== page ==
2 large tomatoes
1 clove garlic
I threw the dried caterpillars in a pan of boiling water with a pinch of salt, and boiled them for at least a couple of hours, to soften them. It seems to take longer to soften caterpillars in the UK, compared to Burkina, and I’m not sure why, but I always soak/boil them for as long as I can. After boiling they’ll keep in the fridge for a day or so before you cook them.
I chopped the heads off the caterpillars and sliced each caterpillar in half. This is pretty time consuming, and only really necessary if you reckon the people you’re serving are either a) squeamish about eating caterpillars or b) very particular about how they like thier caterpillars!
I chopped the onion and sauteed it in the oil on a low heat.
I chopped the tomato and garlic too, and added these shortly after. As the onions started to turn translucent, I added the softened and chopped caterpillars.
I sauteed them for at least 10 minutes. A couple of minutes before taking them off the heat, I added a few spices that I found in Chris’ kitchen. I think I used some paprika (smoked paprika would be great here), a bit of cayenne pepper, and some black pepper.
Then, we served them! And in case you haven’t already read it, here‘s a description of how they tasted and the wines they paired best with.
The caterpillars came after locusts and grasshoppers, which had been prepared with chili and soy sauce respectively. I was already familiar with a similar type of caterpillars from DR Congo rather than Burkina Faso, but having them with wine rather than beer was a first, and I found that red wine in particular worked very well.
The locusts and grasshoppers had been delicious as bar snacks – crunchy intense bursts of sweet or spicy flavour – but the caterpillars were destined to be a hearty main course, perhaps comparable to a ragout or ratatouille to have with rice. Charlotte had prepared them according to the recipe from the Burkinabé village where she worked – with onion, tomato and red pepper, and you could imagine them also going well with other Mediterranean vegetables like courgette or yellow peppers, perhaps with some red chilis.
I first tried the caterpillars with the light white wine that had combined well with my last taste of chilli grasshoppers, but the bold and savoury flavour of the caterpillars called for a complementary red. I found the caterpillars rather different from the other insects in this respect – most were crunchy and light, paired well with a white wine, but the meaty and firm texture and flavour of the caterpillars came into their own with a rounded and spicy red wine. The caterpillars were remarkable for their strong scent and taste, perhaps one of the insects that seems most unusual to western palates. Where the locusts and grasshoppers absorbed the qualities of their seasoning, the caterpillars had a bold character that deserves to be balanced with similarly strident tones – and an intense, peppery red wine might work best of all.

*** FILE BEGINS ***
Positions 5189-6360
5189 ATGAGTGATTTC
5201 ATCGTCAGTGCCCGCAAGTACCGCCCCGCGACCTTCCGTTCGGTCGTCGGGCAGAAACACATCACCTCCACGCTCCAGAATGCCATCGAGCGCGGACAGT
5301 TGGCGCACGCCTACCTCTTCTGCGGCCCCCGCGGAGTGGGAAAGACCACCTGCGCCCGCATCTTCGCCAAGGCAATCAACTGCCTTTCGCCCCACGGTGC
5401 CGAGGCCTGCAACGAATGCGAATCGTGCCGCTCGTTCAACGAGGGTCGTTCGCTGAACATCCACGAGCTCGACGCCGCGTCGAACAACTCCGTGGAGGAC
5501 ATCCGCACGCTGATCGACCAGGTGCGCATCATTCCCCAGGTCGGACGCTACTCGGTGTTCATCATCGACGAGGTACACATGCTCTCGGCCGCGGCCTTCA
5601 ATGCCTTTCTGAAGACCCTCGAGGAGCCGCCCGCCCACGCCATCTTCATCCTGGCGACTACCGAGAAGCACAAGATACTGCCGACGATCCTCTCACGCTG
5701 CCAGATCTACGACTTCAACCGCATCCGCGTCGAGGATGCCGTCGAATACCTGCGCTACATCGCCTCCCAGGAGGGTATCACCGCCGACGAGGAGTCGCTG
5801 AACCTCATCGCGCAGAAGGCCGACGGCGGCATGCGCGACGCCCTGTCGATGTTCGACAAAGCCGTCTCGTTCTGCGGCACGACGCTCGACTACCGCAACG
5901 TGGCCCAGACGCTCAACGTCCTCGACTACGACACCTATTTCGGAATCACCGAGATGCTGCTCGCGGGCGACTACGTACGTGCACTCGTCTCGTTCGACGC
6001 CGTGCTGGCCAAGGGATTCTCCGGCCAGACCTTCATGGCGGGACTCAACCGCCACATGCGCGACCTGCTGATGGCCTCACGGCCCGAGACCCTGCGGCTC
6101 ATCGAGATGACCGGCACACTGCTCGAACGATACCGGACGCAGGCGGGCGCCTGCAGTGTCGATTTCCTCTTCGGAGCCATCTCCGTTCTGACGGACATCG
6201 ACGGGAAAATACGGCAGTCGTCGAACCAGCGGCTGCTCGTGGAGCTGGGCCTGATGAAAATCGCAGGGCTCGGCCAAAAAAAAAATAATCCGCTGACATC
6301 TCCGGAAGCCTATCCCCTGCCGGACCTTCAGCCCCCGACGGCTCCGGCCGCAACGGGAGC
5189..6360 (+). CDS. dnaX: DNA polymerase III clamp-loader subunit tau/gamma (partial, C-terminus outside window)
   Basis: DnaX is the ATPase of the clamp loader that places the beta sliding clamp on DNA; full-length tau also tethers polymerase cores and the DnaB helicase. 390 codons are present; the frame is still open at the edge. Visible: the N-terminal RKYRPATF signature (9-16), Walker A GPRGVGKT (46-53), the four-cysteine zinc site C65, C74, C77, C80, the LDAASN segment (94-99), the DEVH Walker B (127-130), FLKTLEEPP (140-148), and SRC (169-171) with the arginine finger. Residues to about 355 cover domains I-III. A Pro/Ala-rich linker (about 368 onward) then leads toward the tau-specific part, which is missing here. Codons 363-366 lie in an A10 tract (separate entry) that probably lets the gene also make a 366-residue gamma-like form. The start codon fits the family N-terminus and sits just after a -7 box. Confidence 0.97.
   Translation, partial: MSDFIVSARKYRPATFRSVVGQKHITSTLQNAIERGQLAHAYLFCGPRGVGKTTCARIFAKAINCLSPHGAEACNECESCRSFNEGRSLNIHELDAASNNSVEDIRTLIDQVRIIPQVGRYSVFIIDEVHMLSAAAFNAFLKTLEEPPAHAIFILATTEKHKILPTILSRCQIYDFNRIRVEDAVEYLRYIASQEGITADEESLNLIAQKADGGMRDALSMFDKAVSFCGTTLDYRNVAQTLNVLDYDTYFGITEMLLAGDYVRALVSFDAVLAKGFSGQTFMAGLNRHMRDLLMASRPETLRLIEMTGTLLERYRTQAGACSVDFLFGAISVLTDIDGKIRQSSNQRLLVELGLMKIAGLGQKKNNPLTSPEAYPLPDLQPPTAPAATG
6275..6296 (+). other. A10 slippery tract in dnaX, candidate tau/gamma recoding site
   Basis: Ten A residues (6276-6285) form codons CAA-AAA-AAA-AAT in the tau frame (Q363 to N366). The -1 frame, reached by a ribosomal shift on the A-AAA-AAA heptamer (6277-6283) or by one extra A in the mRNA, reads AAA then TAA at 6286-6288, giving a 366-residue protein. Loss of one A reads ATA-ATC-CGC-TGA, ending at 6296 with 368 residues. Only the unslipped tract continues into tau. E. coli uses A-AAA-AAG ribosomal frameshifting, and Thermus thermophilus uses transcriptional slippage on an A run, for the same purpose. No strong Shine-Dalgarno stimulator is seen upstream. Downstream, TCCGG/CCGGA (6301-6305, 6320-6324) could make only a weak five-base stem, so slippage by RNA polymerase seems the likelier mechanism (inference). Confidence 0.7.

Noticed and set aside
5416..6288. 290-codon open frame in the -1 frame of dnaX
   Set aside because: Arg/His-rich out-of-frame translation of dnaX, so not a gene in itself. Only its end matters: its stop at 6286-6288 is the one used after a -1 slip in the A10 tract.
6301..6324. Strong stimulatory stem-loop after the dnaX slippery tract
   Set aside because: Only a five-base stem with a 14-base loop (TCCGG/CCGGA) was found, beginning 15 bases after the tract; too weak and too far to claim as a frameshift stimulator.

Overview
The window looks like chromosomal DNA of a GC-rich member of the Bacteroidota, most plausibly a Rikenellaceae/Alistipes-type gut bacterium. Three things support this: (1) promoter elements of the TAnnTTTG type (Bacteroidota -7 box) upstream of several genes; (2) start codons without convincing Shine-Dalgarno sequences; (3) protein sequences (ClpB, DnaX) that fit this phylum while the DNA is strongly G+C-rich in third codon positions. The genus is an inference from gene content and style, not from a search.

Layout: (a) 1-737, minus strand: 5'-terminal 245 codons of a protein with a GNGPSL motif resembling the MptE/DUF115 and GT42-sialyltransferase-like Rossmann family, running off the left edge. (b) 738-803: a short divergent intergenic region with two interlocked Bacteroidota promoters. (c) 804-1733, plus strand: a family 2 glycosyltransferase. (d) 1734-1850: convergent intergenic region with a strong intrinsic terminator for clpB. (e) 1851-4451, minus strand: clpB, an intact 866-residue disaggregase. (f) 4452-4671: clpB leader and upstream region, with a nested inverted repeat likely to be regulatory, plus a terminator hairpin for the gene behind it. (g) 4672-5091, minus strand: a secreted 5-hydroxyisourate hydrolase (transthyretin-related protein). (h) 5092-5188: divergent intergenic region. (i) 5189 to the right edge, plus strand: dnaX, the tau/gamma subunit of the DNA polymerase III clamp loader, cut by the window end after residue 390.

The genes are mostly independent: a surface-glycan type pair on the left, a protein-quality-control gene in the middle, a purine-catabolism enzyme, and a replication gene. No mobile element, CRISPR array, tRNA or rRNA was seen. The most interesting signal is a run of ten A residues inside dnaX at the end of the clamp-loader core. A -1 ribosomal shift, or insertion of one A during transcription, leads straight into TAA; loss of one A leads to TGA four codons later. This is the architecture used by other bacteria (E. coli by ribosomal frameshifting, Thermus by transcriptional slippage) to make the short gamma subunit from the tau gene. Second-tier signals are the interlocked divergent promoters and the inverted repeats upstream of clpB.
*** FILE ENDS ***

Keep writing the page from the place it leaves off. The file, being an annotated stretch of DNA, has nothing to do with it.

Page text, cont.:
So now you know! Unfortunately, the caterpillars proved so popular that I’ve none left for a retrospective pairing photo, but here’s a handy diagram to help you remember:
Chris adds: Looking at the reds we had on offer for the tasting, I’d say the wine Clara has in mind is the Cedre Heritage Malbec 2014 . It’s a Malbec, but more importantly, it’s from Cahors, in France. This is Malbec’s home, and the wines made here are much more bold and assertive than the ones you may have had from Argentina. They’re traditionally big, powerful wines – the sort you wouldn’t want to meet in a dark alley. The Cedre Heritage is toned done, but still full-bodied. The other red that might fit the bill was the Cannonau di Sardegna ‘Mumuthone’2014, from Sardinia. Cannonau is the local name for Grenache, so another relatively powerful, full-bodied red, but not quite so much as the Cahors.
Would you like to know a bit more about what caterpillars taste like? Read some descriptions here!
Would you like to try buying and coking some caterpillars of your own to go with an intense, peppery red? There are a few places that sell caterpillars online – and also, check out your local African foodstore!
If you do manage to get hold of some, here’s a recipe. We used a bit of a modified version for our launch event, so I’ll post that one soon on this blog.
And finally, if you’d like to contribute something to our knowledge of edible caterpillars and to the livelihoods of the people who collect them, please consider backing this crowdfunding campaign for a research project on experiment.com.